Prosecutors ask for nine years in arson perjury case

Defendant lied about another man's involvement in fire

A man who admitted to lying in the Hulett Street fatal arson probe should receive nine years in prison, federal prosecutors argue in new court filings.

Richard Ramsey, who is to be sentenced next month, offered a “troubling number of accounts” of the fire and admitted that each of the versions came from him, not investigators or by way of coercion, prosecutors wrote.

Ramsey’s defense is arguing for a term under the maximum, saying Ramsey fully admitted his conduct harmed the investigation and delayed justice. 

Ramsey, 48, pleaded guilty in February in federal court to two counts of perjury. He admitted to telling the grand jury two versions about agreeing to allow a man to use his car during the morning of the May 2, 2013 Schenectady fire and then telling the grand jury later that both versions were false.

He is to be sentenced June 13 and faces up to 10 years in prison.

The arson fire claimed the lives of a father and three of his children. It also maimed then-5-year-old Safyre Terry. No one is charged with setting the blaze, more than four years later.

Ramsey’s perjury related to a false account that involved the man once charged with setting the fire, Robert A. Butler. 

Butler, then 27, spent nine months in jail before prosecutors dropped the charges against him when two other witnesses, Jennica Duell and Bryan Fish, recanted and another suspect, Edward Leon, emerged. 

Butler has since filed a federal civil rights wrongful arrest lawsuit against the law enforcement agencies involved.

Ramsey offered two versions to the grand jury of providing Butler a car the day before the fire, first by allowing Butler to pick up the car and the other dropping the car off at a Saratoga Springs address for Butler. Ramsey recanted both accounts in May 2016.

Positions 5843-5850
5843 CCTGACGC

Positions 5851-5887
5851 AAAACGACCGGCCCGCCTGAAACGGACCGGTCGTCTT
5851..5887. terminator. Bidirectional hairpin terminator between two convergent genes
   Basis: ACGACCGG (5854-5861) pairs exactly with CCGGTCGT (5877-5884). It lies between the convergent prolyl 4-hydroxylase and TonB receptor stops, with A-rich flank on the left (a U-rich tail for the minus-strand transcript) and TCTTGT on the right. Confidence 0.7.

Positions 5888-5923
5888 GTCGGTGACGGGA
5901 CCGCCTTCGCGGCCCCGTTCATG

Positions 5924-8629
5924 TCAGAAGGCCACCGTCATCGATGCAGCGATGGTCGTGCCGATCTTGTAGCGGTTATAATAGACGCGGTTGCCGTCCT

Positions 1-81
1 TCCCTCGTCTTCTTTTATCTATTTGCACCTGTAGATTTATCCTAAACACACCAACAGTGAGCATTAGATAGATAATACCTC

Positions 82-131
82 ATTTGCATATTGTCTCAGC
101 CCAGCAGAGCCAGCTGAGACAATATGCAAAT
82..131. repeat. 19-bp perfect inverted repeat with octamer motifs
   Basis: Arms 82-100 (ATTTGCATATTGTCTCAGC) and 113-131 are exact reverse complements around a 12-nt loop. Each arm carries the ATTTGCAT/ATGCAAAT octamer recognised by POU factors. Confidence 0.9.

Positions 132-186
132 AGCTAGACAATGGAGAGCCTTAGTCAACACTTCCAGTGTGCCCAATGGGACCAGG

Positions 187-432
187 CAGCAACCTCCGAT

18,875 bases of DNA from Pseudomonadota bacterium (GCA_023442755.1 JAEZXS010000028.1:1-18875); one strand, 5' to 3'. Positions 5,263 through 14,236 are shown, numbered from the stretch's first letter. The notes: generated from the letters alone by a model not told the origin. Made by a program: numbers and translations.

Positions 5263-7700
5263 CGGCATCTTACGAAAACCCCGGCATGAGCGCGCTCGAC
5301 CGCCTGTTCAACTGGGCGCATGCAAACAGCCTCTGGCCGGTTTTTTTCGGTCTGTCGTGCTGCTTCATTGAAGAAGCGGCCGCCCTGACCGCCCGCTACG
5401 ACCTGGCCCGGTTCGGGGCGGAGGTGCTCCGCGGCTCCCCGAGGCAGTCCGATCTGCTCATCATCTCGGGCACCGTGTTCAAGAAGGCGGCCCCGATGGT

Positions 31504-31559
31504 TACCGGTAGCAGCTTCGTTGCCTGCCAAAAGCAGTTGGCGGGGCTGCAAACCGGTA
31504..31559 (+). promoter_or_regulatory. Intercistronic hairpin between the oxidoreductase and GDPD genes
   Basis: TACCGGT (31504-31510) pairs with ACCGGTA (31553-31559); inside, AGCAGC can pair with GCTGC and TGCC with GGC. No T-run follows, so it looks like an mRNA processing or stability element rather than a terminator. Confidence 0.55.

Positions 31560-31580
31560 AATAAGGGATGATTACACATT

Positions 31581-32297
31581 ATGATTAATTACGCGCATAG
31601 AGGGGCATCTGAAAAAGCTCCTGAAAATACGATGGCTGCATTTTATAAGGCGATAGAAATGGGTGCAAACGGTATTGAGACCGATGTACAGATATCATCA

Federal prosecutors highlighted Ramsey’s differing testimony in a pre-sentencing filing. When asked by the grand jury to explain why he lied, prosecutors wrote, Ramsey responded simply that he didn’t know.

“Whatever his motivations, the defendant’s lies thwarted, delayed, and hindered a federal criminal investigation, assistant U.S. Attorney Wayne Myers wrote.

A nine-year sentence would send a message in the highly publicized case that perjury won’t be tolerated, Myers wrote.

Ramsey’s defense attorney, Lee Kindlon, did not ask for a specific term, but sought something less than the maximum.

Kindlon wrote that Ramsey gave each of his accounts seemingly to please whoever was listening. But none of the specific details turned out to be true, Kindlon acknowledged.

Ramsey acted “as an echo chamber” and felt an “outsized sense of importance” as investigators returned to him for more, Kindlon wrote.

“Caught up in a situation much larger than himself, he was crushed by the weight of expectation and the magnitude of his own mistakes,” Kindlon wrote. “Those sins must be answered for but Ramsey asks the court for consideration as it does so.”

Ramsey is scheduled for sentencing the same morning as his former co-defendant Fish is set for trial. Fish faces three counts of perjury related to the investigation.

Leon has been convicted of lying to the grand jury, although it did not involve Butler, and is serving 10 years in prison. Duell pleaded guilty to lying about Butlerand is serving 11 years.

In all, the fire claimed the lives of David Terry and his children Layah, 3; Michael, 2; and Donavan Duell, 11 months.

Safyre, who became the focus of a worldwide December 2015 Christmas card project, has been in the care of her aunt, Liz Dolder — David Terry’s sister — since returning home from the hospital.

Categories: -News-, Schenectady County

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